Keys: Keys are key value pairs, which provide a snapshot of information at one point in time. Unlike logs, which record a timeline of activity, keys record the last known value and change over time. Since keys are overwritten, you should use keys for something that you would only want the last known value for. For example, use keys to track the last level a user completed, the last step a user completed in a wizard, what image the user looked at last, and what the last custom settings configuration was. Keys are also helpful in providing a summary or “roll-up” of information. For instance, if your log shows “login, retry, retry, retry” your key would show “retry count: 3.” To set up keys, follow these instructions for iOS, Android, and Unity apps.

Non-fatals: While Crashlytics captures crashes automatically, you can also record non-fatal events. Non-fatal events mean that your app is experiencing an error, but not actually crashing.

For example, a good scenario to log a non-fatal is if your app has deep links, but fails to navigate to them. A broken link isn’t something that will necessarily crash your app, but it’s something you’d want to track so you can fix the link. A bad scenario to log a non-fatal is if an image fails to load in your app due to a network failure because this isn’t actionable or specific.

You should set up non-fatal events for something you want the stack trace for so you can triage and troubleshoot the issue.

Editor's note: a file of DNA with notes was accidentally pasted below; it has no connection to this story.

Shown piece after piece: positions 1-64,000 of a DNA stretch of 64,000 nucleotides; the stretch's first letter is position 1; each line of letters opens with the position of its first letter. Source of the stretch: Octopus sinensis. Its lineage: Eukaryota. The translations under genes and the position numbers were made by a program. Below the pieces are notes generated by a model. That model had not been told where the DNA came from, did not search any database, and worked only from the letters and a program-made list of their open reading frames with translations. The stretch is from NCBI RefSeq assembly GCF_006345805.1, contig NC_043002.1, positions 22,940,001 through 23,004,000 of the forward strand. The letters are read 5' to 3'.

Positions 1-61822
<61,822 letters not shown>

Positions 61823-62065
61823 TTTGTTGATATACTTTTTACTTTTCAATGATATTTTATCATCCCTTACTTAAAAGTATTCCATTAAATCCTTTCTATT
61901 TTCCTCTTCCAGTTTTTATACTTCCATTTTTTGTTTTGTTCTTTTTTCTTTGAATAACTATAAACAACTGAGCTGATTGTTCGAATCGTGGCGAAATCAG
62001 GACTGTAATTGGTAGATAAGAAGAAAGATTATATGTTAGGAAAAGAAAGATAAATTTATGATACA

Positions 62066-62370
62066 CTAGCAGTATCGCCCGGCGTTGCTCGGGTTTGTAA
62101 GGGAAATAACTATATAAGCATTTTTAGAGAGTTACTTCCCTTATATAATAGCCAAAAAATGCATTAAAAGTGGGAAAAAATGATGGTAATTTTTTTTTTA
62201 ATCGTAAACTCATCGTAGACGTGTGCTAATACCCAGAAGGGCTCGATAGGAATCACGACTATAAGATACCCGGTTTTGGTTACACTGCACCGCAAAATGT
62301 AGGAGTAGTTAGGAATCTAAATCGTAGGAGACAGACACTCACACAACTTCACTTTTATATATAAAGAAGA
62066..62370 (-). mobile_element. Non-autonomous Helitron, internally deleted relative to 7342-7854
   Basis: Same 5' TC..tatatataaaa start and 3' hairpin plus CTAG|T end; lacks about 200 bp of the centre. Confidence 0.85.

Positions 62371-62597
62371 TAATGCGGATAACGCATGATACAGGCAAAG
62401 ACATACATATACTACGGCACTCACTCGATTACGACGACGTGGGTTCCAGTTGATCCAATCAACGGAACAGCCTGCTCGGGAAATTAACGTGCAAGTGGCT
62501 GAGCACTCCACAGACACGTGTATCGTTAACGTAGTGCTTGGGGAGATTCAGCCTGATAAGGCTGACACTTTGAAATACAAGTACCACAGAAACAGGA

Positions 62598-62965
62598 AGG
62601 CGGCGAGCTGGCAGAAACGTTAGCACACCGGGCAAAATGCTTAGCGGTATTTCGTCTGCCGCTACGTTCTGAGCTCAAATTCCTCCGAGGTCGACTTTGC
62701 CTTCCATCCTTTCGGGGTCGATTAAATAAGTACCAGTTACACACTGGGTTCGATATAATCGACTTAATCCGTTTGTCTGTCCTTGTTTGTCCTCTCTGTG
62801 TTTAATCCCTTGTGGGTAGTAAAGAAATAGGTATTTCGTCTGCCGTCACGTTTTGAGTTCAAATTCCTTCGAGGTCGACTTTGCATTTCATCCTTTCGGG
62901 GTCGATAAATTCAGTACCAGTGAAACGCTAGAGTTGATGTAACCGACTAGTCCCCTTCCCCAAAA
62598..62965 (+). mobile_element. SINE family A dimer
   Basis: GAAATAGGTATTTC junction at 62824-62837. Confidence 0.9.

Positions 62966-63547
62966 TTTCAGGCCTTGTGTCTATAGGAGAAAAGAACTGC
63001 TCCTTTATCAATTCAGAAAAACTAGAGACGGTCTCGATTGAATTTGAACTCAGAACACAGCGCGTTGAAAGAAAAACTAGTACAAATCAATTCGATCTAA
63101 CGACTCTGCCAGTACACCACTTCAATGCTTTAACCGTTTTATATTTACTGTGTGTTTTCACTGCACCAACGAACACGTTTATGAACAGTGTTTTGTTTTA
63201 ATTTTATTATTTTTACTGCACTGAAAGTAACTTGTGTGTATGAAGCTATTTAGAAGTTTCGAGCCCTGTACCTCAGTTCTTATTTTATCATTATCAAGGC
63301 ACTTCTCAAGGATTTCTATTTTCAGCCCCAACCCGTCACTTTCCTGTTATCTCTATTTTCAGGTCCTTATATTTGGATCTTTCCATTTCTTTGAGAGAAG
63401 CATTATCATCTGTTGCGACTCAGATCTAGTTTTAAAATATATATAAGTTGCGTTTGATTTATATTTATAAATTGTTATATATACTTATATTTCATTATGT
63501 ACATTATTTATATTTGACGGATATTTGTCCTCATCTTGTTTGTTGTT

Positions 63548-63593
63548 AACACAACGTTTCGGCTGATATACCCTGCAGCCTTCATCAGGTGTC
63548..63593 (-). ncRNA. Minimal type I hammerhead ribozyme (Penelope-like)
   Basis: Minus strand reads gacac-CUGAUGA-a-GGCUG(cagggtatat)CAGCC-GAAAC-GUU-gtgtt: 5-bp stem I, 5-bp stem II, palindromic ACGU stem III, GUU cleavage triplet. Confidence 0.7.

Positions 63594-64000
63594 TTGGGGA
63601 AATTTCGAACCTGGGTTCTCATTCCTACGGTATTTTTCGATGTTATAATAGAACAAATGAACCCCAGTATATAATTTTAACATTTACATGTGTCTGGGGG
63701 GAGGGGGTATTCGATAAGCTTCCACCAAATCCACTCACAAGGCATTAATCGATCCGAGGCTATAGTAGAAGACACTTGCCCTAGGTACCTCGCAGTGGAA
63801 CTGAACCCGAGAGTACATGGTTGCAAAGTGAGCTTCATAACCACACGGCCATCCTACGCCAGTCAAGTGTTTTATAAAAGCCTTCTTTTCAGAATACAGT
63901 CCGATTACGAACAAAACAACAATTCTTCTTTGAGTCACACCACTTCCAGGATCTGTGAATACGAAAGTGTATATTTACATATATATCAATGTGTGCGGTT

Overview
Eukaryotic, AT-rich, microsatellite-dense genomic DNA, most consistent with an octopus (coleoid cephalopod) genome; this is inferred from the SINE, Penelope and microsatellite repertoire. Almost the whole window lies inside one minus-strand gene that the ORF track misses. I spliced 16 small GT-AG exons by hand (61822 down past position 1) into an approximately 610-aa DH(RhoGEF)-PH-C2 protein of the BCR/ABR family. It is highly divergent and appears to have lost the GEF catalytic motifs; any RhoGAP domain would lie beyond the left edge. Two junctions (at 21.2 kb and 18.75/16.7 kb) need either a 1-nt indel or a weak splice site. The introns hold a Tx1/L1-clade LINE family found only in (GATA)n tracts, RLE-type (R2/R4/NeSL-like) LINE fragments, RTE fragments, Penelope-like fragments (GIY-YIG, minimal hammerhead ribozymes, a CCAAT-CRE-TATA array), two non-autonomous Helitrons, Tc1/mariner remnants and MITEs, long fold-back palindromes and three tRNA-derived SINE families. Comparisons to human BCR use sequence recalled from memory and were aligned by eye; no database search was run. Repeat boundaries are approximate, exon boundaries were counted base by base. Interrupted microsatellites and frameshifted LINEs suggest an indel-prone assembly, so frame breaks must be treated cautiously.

If you simply want to count the number of times something happens (and don’t need the stack trace), we’d recommend checking out custom events.

These 7 tips will help you get the most out of Crashlytics. If you have other pro-tips that have helped you improve your app stability with Crashlytics, tweet them at us! We can’t wait to learn more about how you use Crashlytics.
 

Faster automated screenshots: fastlane’s snapshot now supports multiple concurrent simulators

by David Ohayon, Software Engineer

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Every mobile developer needs to take app screenshots in order to have their app listed on the app stores. Like a book cover, screenshots are crucial in depicting the best parts of your app and convincing potential users to download it.

Unfortunately, generating app screenshots is a huge pain because they take a ton of time, especially if your app supports different locales and languages. For example, if you need to take 5 screenshots for your app store listing - but your app supports 20 languages for 6 devices - you’ll manually have to take 600 screenshots (5 x 20 x 6)! It makes us shudder to think how many precious hours that would eat up.

fastlane’s snapshot tool automates the process of taking screenshots (in the background) so you can focus on building features users love. Today, we’re excited to share that snapshot now supports multiple, concurrent simulators for iOS apps in Xcode 9. Taking screenshots just got even faster because you can now generate screenshots for all of your devices at the same time!

Speeding up screenshots (even more!)